It’s very interesting. Here’s kind of my routine. I wake up about 6 a.m. It’s around 10 p.m. in China, and generally they’re still working. I have maybe a couple of hours overlap with them and then they go offline for eight hours. But they come back online just about the time that my two-and-a-half-year-old goes to bed, around 8 p.m. my time, and we can review things together. The really neat thing is I will go to bed at, say, 10 or 11 p.m., and I will have shot over some requests or some feedback, and they then have seven hours to work on those deliverables, to prepare some things for me to review, so that when I get up and I grab my iPad at 6 a.m., I have an inbox full of messages.
The beauty of this is we operate 24 hours a day, and we have periods of being online at the same time to collaborate, but we also have the benefit of these blocks of time [in which] they can do what they do best without interruption. During my workday, I’m not getting all these e-mails, getting interrupted all the time. I can focus on the things I need to focus on. Likewise, when they’re cranking away, I’m asleep and not bugging them and disrupting their flow. We each get seven or eight hours in which there’s no interruption. So it works really well.
Do you physically visit the office in China?
Yeah, I pop over there every 12 to 14 weeks.
Do you feel that face time is necessary for the smooth functioning of the team?
Honestly, I can’t tell you it’s necessary, because Hugo, my co-founder, is there, and it’s his team. He built this team. He manages the team, and he has a great relationship with it. I do believe that companies are built on people. I don’t care how good the technology is. I don’t care how great the market opportunity is. If you don’t have a good culture and good relationships among the team, you will fail. So from a tactical perspective, me being over there isn’t necessary. But from a relational perspective, I do believe it’s important that I spend time with them. We’re human beings. We each have our specialties, but we have a relationship, and I think when I go over there, we are just strengthening our relationship in a way that you can’t do online via e-mail or Skype.
You speak really highly of the talent in China. Do you think the U.S. should be letting more of these highly skilled people come to our country to work?
I think lots of people are discussing this subject, and I defer to their expertise, but we obviously have a problem of a shortage of developers in this country, and so we need a near-term solution and a longer-term solution. Longer term, we need to modify our educational system. There are several excellent startups that I think are going to [overturn] the antiquated, four-year college model and hopefully allow us to help the next generation build great products. Near term, I do believe it is in the best interests of our country to modify immigration laws and allow us to bring in highly talented people to help us build our companies.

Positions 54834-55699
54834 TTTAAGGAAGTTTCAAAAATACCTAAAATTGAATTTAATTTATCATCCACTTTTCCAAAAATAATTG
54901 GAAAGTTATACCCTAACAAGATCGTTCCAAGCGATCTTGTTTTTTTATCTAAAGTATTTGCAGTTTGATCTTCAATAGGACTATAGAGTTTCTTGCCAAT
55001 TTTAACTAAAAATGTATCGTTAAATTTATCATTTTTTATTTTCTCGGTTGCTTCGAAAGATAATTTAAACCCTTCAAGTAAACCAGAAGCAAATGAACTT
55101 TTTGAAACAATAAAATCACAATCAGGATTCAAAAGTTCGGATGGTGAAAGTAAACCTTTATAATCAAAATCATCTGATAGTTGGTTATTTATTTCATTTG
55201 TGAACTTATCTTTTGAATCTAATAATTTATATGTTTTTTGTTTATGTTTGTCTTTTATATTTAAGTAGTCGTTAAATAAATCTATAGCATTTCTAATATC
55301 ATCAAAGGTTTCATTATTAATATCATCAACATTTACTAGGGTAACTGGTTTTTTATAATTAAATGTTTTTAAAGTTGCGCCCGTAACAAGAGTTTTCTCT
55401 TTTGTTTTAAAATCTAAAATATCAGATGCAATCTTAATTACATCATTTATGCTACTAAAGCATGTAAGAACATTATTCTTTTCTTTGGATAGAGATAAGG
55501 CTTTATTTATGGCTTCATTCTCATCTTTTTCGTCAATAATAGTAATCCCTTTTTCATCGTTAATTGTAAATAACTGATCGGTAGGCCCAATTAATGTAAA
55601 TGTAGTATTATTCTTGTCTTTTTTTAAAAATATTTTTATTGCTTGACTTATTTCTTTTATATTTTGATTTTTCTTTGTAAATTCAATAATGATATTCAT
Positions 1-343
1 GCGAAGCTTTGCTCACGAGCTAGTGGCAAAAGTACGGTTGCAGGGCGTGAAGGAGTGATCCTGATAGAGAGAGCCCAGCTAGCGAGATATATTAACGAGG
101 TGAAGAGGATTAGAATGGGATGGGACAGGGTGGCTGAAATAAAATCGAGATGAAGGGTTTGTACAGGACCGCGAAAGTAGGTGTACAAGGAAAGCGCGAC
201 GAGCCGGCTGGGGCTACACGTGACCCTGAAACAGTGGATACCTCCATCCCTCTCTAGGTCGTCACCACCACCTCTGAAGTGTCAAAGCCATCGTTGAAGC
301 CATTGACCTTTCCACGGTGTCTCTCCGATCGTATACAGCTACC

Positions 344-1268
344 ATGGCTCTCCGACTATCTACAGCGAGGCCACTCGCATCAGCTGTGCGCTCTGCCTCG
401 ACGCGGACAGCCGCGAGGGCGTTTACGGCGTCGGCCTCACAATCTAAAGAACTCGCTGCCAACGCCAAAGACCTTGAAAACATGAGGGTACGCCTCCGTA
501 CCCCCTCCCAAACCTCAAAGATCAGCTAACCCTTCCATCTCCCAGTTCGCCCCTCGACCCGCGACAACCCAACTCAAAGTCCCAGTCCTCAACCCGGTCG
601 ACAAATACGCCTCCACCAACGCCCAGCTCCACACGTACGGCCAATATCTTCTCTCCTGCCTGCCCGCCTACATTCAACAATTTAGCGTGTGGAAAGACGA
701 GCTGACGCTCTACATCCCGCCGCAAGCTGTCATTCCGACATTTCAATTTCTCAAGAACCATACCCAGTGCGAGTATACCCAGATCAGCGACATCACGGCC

What educational startups are you most excited about that are shaking things up?
Obviously there are just the simple tools, such as Khan Academy. Khan Academy is a great thing, and now there are some games—I think Code Wars—that are specifically designed to help people have fun learning how to write code. One particular startup, New Charter University, comes out of Mitch Kapor’s incubator here in San Francisco.
Any other thoughts on the experience of starting a business remotely?
Just to overplay the Thomas Friedman topic that the world is flat: We need to move away from this anachronistic way of thinking that there is us vs. them. We are a global economy, and we now have the tools to eliminate these geographic boundaries that have traditionally kept companies from expanding and building great products. I think at some point we won’t be thinking just about country geography but also about this whole concept of what it means to go to an office every day. This whole concept of driving to a box, sitting in a box all day, and driving back is going to change. The way we look at a company is going to move away from being a physical building to being something much more virtualized. I think that this is going to be a growing trend, and my kids will look back at it and ask the question: ‘Why weren’t all companies built that way?’